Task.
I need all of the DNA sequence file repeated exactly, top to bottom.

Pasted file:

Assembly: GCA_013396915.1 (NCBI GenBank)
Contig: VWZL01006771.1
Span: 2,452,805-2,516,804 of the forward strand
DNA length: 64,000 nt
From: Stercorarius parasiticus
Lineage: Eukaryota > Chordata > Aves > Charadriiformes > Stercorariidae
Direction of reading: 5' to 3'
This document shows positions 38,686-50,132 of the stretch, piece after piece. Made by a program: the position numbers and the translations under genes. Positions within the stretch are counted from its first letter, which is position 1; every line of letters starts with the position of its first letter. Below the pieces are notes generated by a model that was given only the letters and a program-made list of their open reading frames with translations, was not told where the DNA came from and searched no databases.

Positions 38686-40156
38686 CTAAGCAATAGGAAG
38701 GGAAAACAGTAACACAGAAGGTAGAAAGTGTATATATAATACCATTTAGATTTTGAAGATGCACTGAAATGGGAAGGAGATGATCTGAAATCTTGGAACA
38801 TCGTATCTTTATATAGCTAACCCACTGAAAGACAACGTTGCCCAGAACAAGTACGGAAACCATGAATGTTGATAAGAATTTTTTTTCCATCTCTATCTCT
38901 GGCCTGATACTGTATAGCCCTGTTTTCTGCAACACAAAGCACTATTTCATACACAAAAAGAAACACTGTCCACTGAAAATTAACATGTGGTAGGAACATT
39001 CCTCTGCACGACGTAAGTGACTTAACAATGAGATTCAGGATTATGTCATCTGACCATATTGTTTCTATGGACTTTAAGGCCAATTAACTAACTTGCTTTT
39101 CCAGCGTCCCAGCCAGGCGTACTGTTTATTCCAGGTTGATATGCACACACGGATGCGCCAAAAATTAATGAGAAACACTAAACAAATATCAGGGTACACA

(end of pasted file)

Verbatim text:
Assembly: GCA_013396915.1 (NCBI GenBank)
Contig: VWZL01006771.1
Span: 2,452,805-2,516,804 of the forward strand
DNA length: 64,000 nt
From: Stercorarius parasiticus
Lineage: Eukaryota > Chordata > Aves > Charadriiformes > Stercorariidae
Direction of reading: 5' to 3'
This document shows positions 38,686-50,132 of the stretch, piece after piece. Made by a program: the position numbers and the translations under genes. Positions within the stretch are counted from its first letter, which is position 1; every line of letters starts with the position of its first letter. Below the pieces are notes generated by a model that was given only the letters and a program-made list of their open reading frames with translations, was not told where the DNA came from and searched no databases.

Positions 38686-40156
38686 CTAAGCAATAGGAAG
38701 GGAAAACAGTAACACAGAAGGTAGAAAGTGTATATATAATACCATTTAGATTTTGAAGATGCACTGAAATGGGAAGGAGATGATCTGAAATCTTGGAACA
38801 TCGTATCTTTATATAGCTAACCCACTGAAAGACAACGTTGCCCAGAACAAGTACGGAAACCATGAATGTTGATAAGAATTTTTTTTCCATCTCTATCTCT
38901 GGCCTGATACTGTATAGCCCTGTTTTCTGCAACACAAAGCACTATTTCATACACAAAAAGAAACACTGTCCACTGAAAATTAACATGTGGTAGGAACATT
39001 CCTCTGCACGACGTAAGTGACTTAACAATGAGATTCAGGATTATGTCATCTGACCATATTGTTTCTATGGACTTTAAGGCCAATTAACTAACTTGCTTTT
39101 CCAGCGTCCCAGCCAGGCGTACTGTTTATTCCAGGTTGATATGCACACACGGATGCGCCAAAAATTAATGAGAAACACTAAACAAATATCAGGGTACACA